In A Nutshell
In 1951, Los Angeles eccentric Daniel Van Meter asked the Schlitz Brewery for a few pallets. When they dropped off five truckloads—unloading them amid a labor dispute over who had to repair them—he decided to build a 7-meter (22 ft) tower. In 1977, the fire department declared it a hazard, but Van Meter appealed to the city’s cultural commission for protection. They labeled it a cultural landmark (although they later questioned their own vote). Sadly, the tower was demolished after Van Meter’s death and replaced with an apartment building.
The Whole Bushel
Its official designation was the Los Angeles Historic-Cultural Monument No. 184, although just what it was and why it became a cultural landmark is a bit of a convoluted story. Even the members of the Cultural Heritage Commission suggested they might have been influenced by the alcohol fumes coming off the “monument” when they decided to make the tower official.
The aptly named Tower of Pallets was built by Daniel Van Meter, one of those eccentric sorts of people who has a history that sometimes blends a bit of truth, fiction, and fanciful dreaming.
In 1951, Van Meter approached the Schlitz Brewery and asked if he could have a few of the pallets that were piling up behind the brewery. Because the Schlitz workers were unionized and clearing up or repairing pallets wasn’t a part of their job description, there were a literal ton of wooden pallets just waiting for a home.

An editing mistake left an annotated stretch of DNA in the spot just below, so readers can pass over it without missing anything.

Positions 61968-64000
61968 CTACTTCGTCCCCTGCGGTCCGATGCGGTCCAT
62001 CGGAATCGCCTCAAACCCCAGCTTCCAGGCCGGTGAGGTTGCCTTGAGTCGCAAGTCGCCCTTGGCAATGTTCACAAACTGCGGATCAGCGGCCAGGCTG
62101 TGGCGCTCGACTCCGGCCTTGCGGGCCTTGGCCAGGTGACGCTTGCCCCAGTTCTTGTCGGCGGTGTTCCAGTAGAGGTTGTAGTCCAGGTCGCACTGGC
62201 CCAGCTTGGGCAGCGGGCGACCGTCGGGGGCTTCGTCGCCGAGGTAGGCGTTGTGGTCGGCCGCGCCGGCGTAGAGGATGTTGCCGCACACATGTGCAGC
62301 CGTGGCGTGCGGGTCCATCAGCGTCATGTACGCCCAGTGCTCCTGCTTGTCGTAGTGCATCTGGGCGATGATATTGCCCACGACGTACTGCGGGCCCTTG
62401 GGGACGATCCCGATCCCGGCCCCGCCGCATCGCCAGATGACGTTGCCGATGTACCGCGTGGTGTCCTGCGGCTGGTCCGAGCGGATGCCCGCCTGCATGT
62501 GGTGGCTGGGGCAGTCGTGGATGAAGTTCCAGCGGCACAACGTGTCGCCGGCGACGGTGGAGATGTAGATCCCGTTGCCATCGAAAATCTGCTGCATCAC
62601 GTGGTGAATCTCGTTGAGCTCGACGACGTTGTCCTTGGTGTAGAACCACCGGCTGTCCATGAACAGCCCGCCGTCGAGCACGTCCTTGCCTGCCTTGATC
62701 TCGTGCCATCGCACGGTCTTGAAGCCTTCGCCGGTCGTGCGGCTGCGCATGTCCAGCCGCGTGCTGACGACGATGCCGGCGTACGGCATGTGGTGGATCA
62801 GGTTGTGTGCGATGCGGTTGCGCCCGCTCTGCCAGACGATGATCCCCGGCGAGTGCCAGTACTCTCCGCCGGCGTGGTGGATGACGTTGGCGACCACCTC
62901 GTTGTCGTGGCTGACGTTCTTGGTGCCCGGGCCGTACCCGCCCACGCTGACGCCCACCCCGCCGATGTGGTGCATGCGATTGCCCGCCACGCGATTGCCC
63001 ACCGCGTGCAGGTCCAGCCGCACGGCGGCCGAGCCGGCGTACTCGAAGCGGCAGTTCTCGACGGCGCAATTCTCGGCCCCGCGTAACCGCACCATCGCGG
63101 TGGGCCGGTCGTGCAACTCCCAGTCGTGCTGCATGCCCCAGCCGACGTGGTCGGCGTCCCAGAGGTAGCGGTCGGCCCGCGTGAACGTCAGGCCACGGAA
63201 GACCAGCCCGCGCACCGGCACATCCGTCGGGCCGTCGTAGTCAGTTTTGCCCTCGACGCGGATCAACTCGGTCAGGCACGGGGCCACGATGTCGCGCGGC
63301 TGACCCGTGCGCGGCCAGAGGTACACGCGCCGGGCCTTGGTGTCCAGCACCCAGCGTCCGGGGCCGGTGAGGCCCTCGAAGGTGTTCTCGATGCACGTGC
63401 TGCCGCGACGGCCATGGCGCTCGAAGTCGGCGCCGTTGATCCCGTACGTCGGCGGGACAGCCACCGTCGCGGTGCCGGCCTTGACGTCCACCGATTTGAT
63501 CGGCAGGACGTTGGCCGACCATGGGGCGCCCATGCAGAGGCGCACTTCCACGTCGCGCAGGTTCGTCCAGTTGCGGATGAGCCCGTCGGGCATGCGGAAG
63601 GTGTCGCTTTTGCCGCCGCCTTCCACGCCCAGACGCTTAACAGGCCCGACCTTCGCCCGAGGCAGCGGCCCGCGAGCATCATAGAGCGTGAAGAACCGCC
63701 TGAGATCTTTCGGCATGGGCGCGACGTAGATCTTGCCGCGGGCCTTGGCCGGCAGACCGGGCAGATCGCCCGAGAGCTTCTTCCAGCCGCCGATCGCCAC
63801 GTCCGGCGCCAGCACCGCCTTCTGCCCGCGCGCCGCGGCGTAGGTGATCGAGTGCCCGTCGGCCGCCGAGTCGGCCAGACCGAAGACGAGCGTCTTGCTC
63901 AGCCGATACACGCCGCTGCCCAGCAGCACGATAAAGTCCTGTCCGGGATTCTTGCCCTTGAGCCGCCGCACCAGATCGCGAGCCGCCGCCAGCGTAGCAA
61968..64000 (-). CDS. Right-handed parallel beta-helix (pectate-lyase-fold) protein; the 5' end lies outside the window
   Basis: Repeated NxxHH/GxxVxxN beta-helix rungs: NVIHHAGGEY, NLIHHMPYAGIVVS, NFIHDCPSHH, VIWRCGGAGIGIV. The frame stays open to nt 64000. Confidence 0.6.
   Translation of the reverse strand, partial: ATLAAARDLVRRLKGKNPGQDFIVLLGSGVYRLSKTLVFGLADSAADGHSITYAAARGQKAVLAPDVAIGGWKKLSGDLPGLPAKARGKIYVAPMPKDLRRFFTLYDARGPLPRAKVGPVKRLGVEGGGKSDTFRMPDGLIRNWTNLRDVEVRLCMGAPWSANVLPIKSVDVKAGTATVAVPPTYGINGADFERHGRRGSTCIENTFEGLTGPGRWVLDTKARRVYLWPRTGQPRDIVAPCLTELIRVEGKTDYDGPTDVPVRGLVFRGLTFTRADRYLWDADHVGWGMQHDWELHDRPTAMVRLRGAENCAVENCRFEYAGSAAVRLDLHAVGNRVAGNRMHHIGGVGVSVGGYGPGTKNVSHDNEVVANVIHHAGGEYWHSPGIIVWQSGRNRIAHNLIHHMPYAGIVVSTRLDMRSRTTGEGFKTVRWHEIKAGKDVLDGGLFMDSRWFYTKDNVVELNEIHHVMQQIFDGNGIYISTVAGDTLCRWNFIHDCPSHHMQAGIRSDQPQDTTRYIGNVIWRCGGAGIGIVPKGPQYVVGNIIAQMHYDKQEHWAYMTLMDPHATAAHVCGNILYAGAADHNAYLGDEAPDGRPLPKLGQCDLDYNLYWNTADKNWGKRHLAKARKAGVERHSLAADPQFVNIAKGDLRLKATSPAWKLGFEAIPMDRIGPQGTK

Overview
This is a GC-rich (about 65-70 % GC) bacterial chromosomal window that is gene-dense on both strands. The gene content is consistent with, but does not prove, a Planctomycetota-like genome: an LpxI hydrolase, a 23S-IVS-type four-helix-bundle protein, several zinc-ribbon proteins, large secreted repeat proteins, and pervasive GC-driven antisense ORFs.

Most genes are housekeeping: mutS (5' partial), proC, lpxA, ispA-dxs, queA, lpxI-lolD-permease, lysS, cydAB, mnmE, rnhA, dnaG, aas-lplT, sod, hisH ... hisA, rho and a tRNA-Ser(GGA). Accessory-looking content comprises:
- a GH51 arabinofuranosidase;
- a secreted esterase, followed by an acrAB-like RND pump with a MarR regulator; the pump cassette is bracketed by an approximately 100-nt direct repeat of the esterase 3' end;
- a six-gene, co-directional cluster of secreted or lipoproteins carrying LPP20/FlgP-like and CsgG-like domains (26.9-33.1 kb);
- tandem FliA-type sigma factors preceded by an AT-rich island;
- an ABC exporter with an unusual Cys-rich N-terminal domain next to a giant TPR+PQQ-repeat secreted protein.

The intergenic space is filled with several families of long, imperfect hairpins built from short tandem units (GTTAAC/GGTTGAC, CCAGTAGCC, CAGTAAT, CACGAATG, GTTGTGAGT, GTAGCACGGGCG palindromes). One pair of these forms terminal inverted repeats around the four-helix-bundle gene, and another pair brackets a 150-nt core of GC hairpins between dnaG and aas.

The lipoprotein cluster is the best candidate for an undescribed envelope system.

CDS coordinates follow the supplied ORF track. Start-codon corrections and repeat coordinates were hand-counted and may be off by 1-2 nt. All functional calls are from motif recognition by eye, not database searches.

It’s unclear how many Van Meter actually wanted, but when five truckloads got dropped off on his doorstep, he decided to make good use of them.
He started stacking them, and when he was finished he had a tower of pallets reaching 7 meters (22 ft) high arranged in a 7-meter-wide circle. They were arranged neatly like bricks, and a staircase allowed Van Meter to head up to the top to stargaze. They were also standing on the spot of an 1869 child’s grave.
Van Meter claimed that the tower was a spiritual retreat away from the chaos around him, but in 1977 it was declared a fire hazard. (The fire department called it “an illegally stacked lumber pile.”)
In 1978, he appealed to the city’s cultural commission, and won landmark status for his tower, which meant he could leave it up. According to one commission member who voted in favor of keeping the tower safe, “We kind of like to reward eccentricity.”
Van Meter certainly was that. In addition to the tower, his property was covered with enough objects to start a museum. There were turn-of-the-century wagons, gasoline pumps, rusty cars, an outhouse, and piles and piles of rusting or rotting . . . stuff.
His claims to fame were no fewer. According to Van Meter, he was descended from John Quincy Adams. (He helped found the American Independent Party to cement his political ties.) He also said his father was the inventor of World War I’s chloro-cyanic gas. He was a murder trial witness once, having discovered a body. He even had connections to Friends of Progress, a group notorious for its pro-Nazi ideals and its plans to overthrow the government.
The Tower of Pallets was possibly the crowning achievement of an already eccentric life. Nothing lasts forever, though. When Van Meter died in 2000, the real estate vultures started circling.
It took one group three years to get a permit to demolish everything on the site and replace it with an apartment building.